The property also features stunning landscaped gardens adorned with sculptures, fountains, and rare plants, offering a serene escape from the bustling city. Strolling through the well-manicured gardens feels like stepping into a painting, as the panoramic views of the Montpelier skyline from the gardens are also breathtaking.
15. Place Edouard Adam
Located in the heart of the city, Place Edouard Adam is a captivating square brimming with history and charm. Named after Edouard Adam, a former mayor of Montpelier, this lively plaza holds a special place in the city’s cultural and social fabric.
Steeped in history, Place Edouard Adam dates back to the 18th century when it was established as a marketplace and a hub of commercial activity. Today, it continues to be a bustling center, lined with quaint cafes, boutiques, and shops, creating a vibrant ambiance that we found intoxicating.
The square’s centerpiece is a splendid fountain, exuding a sense of elegance and adding to the allure of the surroundings. The soothing sound of water complements the lively atmosphere, making it an ideal spot to relax and people-watch.
14. L’Arbre Blanc
Montpellier is known for its exceptional architecture and one of its most remarkable examples is L’Arbre Blanc.
Alternatively known as ‘The White Tree’, this stunning modern high-rise building was completed in 2019. Designed by Japanese architect Sou Fujimoto in collaboration with French architects Nicolas Laisné and Manal Rachdi, its avant-garde design drew inspiration from the unique and organic shapes of trees. This inspiration reflects in its spectacular branching structure and curvilinear balconies.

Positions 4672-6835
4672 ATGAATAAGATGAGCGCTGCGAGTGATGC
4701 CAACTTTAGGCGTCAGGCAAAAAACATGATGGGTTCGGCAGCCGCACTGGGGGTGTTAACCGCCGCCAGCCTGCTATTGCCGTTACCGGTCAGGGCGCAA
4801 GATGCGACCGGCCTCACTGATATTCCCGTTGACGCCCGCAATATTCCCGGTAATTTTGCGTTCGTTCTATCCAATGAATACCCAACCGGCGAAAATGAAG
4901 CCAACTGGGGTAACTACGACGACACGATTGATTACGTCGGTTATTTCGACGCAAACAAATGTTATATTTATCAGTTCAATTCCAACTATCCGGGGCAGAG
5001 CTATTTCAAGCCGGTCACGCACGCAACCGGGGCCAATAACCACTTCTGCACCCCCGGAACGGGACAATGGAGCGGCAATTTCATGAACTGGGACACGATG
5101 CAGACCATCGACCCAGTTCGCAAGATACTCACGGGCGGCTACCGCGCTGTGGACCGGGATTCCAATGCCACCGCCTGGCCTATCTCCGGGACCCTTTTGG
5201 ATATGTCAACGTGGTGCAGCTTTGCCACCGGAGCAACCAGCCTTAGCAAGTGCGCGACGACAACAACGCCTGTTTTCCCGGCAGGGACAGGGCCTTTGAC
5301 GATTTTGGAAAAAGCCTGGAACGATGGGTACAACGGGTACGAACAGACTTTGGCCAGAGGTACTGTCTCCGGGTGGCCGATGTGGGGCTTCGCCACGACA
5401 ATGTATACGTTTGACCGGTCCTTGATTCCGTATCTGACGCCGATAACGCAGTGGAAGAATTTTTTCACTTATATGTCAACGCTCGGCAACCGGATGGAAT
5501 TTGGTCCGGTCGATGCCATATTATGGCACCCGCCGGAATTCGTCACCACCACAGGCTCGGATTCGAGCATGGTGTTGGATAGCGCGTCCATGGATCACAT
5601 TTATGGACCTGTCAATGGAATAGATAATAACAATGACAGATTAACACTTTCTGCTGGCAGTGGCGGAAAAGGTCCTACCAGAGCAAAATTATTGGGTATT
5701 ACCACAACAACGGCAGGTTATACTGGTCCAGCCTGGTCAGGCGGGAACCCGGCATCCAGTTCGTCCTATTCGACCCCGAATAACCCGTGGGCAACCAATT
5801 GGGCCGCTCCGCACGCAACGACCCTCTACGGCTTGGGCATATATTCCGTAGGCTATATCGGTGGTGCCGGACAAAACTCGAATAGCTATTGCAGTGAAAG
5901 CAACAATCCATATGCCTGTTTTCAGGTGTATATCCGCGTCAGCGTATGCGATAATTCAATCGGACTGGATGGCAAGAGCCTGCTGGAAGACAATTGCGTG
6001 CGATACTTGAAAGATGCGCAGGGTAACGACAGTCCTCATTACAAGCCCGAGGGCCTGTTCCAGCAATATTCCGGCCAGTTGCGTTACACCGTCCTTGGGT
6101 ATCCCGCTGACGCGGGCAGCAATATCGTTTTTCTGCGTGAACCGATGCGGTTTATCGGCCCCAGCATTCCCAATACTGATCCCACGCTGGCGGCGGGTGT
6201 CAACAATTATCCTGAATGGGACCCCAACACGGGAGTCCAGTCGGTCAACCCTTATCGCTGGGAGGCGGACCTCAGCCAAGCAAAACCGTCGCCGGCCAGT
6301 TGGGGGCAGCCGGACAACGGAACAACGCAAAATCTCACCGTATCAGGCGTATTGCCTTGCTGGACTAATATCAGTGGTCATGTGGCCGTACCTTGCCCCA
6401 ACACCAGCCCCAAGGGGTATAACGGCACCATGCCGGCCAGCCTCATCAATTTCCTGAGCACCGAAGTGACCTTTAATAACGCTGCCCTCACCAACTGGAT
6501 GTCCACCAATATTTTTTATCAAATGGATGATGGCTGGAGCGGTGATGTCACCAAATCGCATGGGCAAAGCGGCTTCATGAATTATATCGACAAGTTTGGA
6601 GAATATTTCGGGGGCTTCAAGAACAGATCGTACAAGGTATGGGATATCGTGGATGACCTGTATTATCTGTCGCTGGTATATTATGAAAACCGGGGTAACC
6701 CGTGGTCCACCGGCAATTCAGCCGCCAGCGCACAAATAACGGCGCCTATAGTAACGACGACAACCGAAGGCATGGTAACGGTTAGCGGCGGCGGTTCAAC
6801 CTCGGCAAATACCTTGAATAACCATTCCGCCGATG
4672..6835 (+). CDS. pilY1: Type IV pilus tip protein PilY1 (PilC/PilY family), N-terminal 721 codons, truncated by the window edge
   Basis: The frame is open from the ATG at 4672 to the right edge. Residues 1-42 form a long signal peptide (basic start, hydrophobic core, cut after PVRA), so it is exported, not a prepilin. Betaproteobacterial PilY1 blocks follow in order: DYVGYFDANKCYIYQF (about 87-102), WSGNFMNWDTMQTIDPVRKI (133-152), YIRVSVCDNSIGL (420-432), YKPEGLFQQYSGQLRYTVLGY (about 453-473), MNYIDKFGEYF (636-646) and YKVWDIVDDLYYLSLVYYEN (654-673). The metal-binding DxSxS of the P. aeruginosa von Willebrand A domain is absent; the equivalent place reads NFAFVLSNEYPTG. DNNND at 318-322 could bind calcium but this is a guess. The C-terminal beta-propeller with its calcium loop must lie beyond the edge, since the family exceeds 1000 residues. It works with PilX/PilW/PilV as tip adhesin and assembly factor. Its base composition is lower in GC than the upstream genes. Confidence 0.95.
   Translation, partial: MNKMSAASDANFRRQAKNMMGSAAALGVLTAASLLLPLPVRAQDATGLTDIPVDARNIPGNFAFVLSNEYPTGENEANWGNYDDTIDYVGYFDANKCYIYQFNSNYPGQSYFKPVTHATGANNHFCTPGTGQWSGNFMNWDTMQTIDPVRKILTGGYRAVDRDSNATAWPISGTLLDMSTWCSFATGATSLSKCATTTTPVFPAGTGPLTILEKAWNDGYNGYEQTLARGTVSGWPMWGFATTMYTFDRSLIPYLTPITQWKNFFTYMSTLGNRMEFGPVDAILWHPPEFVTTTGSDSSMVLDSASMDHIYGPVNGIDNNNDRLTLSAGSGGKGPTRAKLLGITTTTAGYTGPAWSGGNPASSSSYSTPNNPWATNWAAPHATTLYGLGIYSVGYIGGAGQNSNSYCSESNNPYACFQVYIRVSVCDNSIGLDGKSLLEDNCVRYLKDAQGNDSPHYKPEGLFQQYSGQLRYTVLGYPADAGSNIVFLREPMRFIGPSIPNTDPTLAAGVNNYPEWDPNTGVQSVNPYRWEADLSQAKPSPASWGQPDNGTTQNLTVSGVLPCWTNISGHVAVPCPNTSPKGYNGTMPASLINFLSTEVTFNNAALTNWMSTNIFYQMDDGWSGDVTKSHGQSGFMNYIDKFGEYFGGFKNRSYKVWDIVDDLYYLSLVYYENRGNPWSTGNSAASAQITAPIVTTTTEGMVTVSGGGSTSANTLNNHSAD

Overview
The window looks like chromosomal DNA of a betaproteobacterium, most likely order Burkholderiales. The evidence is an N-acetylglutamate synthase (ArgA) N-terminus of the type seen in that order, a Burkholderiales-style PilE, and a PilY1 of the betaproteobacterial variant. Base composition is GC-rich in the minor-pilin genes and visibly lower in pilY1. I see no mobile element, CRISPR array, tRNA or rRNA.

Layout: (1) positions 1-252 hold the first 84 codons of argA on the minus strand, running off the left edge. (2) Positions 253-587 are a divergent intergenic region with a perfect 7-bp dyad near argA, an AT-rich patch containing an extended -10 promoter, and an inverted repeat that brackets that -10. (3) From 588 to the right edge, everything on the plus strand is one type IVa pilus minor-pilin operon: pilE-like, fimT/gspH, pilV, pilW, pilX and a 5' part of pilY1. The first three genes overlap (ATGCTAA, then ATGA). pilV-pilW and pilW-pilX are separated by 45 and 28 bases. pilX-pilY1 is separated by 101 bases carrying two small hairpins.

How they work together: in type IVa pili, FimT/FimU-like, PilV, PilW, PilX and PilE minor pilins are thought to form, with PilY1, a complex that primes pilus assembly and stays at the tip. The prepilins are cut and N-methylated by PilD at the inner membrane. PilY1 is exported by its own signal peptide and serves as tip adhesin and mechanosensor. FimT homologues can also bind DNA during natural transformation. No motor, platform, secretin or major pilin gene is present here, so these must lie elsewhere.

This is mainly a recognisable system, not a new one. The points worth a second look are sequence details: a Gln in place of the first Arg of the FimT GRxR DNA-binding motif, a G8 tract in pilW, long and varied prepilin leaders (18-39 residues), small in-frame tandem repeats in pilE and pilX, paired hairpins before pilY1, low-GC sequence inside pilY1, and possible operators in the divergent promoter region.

The iconic 17-storey landmark adds a touch of contemporary flair to Montpelier’s skyline and comprises apartments, offices, a restaurant, and a bar.
As you walk around the area, you can’t help but marvel at the ingenuity of its creators. The juxtaposition of modernity against the backdrop of the city’s historic charm is very impressive.
13. Montpellier Zoo
If you have a passion for animals, you should visit Montpellier Zoo. This extensive zoological park was established in 1964 and boasts a wide range of creatures from all over the globe.
The park’s layout mimics natural habitats, ensuring a comfortable and stimulating environment for its inhabitants. From graceful giraffes and magnificent lions to vibrantly colored birds and cheeky playful primates, Montpellier Zoo offers a fascinating insight into the world of animals.
One of the most impressive features of Montpellier Zoo is its dedication to conservation and education. Through various programs and exhibits, visitors can learn about the significance of protecting endangered species and wildlife preservation.
Subsequently, Montpellier Zoo is more than just a place to observe animals. It provides an opportunity to connect with nature and appreciate Earth’s stunning variety of life.
12. Day trip to Aigues-Mortes
If time permits during your stay in Montpellier, a day trip to Aigues-Mortes is a great things to do.
Located just a short drive away, Aigues-Mortes is a medieval walled town surrounded by picturesque marshlands and salt flats. It is worth going there as it offers a captivating glimpse into France’s rich history and natural beauty.